There has been a great transformation in the way we do business and what we offer our client countries. By offering financing, knowledge, experience, and a long-term commitment to its country clients, the World Bank is a trusted partner for all its members to help transform economies and advance the 2030 sustainable development agenda. With a mission to end extreme poverty and boost shared prosperity, the World Bank supports its client countries in three priority areas: promoting sustainable, inclusive economic growth; investing more—and more effectively—in people; and building resilience to fragility, shocks, and threats to the global economy. The Bank applies this three-pronged approach across all sectors of development so that countries make the integrated investments that can best help people lift themselves out of poverty.

EK: How would you describe its culture?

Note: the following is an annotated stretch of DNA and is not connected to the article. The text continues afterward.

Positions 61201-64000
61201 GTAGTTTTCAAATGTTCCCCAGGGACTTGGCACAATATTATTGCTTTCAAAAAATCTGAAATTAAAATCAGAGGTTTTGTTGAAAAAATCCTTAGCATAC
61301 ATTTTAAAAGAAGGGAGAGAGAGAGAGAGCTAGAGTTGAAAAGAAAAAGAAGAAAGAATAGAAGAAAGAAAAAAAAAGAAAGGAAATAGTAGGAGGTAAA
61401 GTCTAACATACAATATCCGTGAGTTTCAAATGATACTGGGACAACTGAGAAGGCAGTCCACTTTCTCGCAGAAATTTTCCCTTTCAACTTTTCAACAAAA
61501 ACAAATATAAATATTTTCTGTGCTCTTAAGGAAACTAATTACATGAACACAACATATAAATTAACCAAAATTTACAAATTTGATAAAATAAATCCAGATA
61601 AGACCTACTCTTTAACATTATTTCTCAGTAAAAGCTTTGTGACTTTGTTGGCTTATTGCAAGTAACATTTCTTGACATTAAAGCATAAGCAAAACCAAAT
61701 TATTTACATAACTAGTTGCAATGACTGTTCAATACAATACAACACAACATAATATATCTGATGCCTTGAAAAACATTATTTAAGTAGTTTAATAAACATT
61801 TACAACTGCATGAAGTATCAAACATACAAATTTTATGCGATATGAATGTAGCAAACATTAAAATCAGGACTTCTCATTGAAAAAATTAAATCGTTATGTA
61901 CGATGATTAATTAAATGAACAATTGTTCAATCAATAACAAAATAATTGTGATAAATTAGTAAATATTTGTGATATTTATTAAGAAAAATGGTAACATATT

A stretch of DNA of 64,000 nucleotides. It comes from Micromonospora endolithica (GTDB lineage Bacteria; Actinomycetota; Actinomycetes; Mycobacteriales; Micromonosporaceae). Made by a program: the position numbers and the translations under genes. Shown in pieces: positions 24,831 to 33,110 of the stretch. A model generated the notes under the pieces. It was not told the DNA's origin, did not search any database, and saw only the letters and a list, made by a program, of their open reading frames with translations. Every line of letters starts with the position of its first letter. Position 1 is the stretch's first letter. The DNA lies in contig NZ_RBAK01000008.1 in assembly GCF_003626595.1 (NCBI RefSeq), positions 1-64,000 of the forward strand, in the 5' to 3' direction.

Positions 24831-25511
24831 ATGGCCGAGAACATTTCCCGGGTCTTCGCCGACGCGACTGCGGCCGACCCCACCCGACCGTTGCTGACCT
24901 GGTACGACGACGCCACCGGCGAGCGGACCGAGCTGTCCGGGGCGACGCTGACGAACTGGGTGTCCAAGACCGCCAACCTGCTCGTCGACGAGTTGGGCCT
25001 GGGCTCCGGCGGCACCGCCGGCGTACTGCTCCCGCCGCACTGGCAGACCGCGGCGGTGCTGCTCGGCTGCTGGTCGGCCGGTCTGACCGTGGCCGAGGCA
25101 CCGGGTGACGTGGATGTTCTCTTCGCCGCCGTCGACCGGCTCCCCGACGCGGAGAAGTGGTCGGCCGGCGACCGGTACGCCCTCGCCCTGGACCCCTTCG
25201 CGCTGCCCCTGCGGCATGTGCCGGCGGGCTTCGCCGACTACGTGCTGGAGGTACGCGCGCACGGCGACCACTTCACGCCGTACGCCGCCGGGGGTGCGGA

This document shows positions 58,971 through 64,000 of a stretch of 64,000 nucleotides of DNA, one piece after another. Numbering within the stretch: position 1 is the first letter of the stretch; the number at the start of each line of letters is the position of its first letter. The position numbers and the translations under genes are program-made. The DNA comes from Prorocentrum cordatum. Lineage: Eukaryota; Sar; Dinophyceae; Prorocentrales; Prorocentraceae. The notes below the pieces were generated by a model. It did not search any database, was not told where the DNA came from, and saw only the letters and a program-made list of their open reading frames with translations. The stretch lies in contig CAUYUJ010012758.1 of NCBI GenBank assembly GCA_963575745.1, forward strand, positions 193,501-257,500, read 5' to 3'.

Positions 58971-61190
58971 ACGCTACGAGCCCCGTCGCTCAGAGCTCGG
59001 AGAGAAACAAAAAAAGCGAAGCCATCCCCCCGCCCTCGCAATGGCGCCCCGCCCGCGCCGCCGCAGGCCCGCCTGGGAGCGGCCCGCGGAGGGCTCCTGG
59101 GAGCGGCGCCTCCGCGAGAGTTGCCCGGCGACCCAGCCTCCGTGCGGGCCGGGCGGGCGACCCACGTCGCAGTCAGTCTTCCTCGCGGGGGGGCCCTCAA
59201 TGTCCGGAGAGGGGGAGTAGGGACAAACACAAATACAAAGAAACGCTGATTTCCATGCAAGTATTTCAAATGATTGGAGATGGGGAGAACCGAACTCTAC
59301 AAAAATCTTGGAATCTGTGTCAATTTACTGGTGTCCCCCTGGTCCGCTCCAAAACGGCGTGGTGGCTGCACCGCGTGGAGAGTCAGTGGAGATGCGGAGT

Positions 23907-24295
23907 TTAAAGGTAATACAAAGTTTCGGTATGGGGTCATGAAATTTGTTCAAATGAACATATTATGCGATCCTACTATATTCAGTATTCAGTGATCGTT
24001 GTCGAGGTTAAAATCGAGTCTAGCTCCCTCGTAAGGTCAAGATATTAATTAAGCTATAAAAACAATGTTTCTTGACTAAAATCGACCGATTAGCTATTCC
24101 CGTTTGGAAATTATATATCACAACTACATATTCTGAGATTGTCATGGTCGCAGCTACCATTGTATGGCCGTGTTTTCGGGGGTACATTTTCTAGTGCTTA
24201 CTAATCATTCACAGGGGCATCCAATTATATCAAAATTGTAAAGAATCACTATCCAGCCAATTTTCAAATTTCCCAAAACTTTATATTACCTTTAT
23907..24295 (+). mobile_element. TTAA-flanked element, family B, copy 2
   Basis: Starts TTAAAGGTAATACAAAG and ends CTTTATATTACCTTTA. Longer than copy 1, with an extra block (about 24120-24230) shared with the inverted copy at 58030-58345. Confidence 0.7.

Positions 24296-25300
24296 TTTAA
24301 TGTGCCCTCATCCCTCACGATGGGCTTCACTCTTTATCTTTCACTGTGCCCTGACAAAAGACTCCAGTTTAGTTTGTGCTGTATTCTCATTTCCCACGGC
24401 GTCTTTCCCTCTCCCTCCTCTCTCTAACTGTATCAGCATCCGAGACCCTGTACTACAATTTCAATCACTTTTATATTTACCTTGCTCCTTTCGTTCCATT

MM: The comparative advantage of the World Bank comes from its powerful combination of country depth and global breadth, public and private sector instruments and relations, multisector knowledge, and the ability to mobilize and leverage financing. The World Bank’s principal institutions—the International Bank for Reconstruction and Development (IBRD) and the International Development Association (IDA)—work in ever-closer coordination with the International Finance Corporation (IFC) and the Multilateral Investment Guarantee Agency (MIGA) to leverage the collective strength of the World Bank Group (WBG) for the benefit of its partner countries. The comparative advantage of the WBG comes from the powerful combination of country depth and global breadth, public and private sector instruments and relationships, multisectoral knowledge, and the ability to mobilize and leverage financing. Collaboration across IBRD, IDA, IFC, and MIGA has grown over time, and spans a range of activities at the regional, country, sector, and thematic levels.